Ever so quietly we snuck around out wide avoiding the satellite bull, which would mean wed have to cross the waters of the lake. As we got to the lake I glassed back at the satellite bull, which looked to be fast asleep with one antler jammed into the ground and the other antler sticking straight up into the air, it looked quite odd.

Our first footsteps into the water, as quiet as I thought they were, had the Moose sitting up and listening. We were fearful hed spook back towards the other Moose and spook the big bull. Staring in our direction, I grabbed the decoy antler from Byrons backpack and slowly waved it back and forth. The young bull stood up and headed straight for us around the side of the lake, the bull was happy but coming straight at us grunting.

All we could do now was bring him close enough and spook him back away from the other Moose that were still somewhere in front of us. It worked brilliantly; the satellite bull came right in and slowly moved around behind us before getting wind and running off away from the others.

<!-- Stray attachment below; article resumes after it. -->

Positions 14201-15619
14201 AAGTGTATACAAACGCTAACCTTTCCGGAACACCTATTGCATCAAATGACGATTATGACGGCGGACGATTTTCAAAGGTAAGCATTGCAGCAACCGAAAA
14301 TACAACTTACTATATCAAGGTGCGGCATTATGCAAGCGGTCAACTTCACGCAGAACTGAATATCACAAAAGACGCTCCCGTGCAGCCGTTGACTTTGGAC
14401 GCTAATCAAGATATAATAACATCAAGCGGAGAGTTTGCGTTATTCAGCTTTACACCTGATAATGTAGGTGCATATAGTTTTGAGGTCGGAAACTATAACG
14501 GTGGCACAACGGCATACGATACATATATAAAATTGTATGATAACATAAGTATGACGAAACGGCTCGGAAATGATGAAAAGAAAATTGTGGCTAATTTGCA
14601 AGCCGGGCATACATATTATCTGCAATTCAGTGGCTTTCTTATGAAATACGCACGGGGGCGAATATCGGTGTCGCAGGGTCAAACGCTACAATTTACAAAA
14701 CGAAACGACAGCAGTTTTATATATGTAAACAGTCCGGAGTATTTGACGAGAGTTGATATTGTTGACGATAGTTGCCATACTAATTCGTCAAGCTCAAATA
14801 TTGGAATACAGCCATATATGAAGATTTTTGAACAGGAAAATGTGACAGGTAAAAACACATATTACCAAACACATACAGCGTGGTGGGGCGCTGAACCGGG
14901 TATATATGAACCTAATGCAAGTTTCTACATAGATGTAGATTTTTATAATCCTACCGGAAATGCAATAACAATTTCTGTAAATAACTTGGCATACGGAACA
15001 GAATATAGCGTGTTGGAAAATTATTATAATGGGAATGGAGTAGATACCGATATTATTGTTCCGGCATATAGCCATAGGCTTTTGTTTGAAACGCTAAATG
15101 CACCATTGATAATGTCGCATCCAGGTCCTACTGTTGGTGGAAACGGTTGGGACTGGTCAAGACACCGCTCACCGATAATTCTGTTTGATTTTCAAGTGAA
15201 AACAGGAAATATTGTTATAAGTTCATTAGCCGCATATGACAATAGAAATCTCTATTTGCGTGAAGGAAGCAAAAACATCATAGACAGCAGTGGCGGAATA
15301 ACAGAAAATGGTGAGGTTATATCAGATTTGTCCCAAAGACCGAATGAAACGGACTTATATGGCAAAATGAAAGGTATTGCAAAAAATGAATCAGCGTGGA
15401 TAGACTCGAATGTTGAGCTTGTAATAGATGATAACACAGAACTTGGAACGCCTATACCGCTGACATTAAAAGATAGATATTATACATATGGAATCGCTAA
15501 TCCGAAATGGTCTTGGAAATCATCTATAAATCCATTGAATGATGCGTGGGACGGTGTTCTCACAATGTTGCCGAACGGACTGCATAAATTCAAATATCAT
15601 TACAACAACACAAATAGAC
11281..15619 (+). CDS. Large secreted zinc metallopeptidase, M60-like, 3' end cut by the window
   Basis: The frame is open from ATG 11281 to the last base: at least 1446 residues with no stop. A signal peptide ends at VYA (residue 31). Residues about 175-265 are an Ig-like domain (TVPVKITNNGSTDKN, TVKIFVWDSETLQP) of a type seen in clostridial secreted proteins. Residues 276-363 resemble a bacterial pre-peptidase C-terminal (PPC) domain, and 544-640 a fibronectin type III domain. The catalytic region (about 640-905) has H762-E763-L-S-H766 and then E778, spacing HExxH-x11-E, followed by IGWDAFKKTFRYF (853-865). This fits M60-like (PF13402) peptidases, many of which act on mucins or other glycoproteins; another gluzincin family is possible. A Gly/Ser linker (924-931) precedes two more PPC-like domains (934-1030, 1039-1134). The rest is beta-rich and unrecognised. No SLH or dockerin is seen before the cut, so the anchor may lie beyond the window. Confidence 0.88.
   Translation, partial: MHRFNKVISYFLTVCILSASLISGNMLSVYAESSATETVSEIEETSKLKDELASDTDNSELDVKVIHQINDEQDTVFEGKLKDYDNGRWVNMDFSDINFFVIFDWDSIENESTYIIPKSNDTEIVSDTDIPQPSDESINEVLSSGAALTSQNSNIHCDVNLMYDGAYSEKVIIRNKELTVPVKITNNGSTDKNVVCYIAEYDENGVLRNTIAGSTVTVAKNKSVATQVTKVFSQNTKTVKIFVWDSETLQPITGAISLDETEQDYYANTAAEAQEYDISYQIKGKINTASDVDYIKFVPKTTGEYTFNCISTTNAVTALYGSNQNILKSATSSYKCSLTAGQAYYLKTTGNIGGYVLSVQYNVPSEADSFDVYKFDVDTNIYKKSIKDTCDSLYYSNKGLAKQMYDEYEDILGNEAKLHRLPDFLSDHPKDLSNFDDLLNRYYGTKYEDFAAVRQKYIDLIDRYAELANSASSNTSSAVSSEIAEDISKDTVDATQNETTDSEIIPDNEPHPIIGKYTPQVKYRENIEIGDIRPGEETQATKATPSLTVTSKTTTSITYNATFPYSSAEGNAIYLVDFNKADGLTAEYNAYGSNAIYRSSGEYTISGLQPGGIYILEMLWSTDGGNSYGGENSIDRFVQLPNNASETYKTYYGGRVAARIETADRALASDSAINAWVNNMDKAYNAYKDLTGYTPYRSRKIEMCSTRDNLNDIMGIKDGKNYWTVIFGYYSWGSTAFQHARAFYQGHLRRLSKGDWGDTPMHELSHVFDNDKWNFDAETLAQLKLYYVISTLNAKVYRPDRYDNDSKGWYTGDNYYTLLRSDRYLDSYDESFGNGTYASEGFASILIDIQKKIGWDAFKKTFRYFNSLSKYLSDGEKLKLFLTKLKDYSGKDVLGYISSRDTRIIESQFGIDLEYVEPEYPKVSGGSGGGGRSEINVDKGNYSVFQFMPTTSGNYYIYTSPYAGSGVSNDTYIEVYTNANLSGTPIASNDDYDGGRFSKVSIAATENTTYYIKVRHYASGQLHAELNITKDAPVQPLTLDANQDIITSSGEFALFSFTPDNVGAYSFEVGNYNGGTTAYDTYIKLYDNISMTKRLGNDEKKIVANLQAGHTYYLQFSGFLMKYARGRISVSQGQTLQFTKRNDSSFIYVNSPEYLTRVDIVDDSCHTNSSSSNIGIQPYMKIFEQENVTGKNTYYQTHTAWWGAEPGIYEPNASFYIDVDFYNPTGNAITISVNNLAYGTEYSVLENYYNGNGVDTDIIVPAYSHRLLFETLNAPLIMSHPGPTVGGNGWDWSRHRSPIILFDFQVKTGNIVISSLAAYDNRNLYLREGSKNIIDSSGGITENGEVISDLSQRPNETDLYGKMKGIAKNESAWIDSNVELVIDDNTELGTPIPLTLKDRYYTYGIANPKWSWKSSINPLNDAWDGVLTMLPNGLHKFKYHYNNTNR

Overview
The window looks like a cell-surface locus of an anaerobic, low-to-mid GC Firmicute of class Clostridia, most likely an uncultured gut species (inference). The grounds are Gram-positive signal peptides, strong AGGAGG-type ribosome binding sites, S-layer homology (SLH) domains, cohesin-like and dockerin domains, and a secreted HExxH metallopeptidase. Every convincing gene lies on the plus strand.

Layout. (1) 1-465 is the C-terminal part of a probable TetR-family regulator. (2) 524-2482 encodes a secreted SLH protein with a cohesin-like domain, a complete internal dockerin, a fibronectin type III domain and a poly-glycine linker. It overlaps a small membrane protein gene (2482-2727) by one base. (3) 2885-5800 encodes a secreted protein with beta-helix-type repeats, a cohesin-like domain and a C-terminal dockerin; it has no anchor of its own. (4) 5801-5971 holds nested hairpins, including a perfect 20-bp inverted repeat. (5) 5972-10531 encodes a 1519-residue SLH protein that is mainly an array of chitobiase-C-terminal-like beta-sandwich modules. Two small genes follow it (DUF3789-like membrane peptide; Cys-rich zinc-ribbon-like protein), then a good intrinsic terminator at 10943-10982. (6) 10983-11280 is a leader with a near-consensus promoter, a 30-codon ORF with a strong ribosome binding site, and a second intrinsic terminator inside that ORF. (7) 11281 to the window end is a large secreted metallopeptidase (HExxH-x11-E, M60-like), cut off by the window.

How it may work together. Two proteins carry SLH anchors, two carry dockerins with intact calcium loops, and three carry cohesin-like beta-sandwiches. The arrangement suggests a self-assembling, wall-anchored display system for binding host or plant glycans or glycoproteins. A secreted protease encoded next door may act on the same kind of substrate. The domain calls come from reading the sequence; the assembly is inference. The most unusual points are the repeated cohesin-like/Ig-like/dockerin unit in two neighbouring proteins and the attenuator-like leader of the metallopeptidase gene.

On the far side of the lake we got into position and started to call. I was on edge waiting for the big bull to show up at any second waving its antlers back and forth and grunting, but it never happened. We moved forward again, stalking along quietly just expecting the bull to be anywhere here now. We got into position again, positive that the bull and his cows were within a hundred meters of where we last saw them from the mountain.

Byron called out but there were no replies. Its now been two and a half hours since we left the mountain and left the view of the Moose. We kept covering ground and calling for the big bull, a now swirling wind gave us some doubt that the harem was now nowhere near our position at all.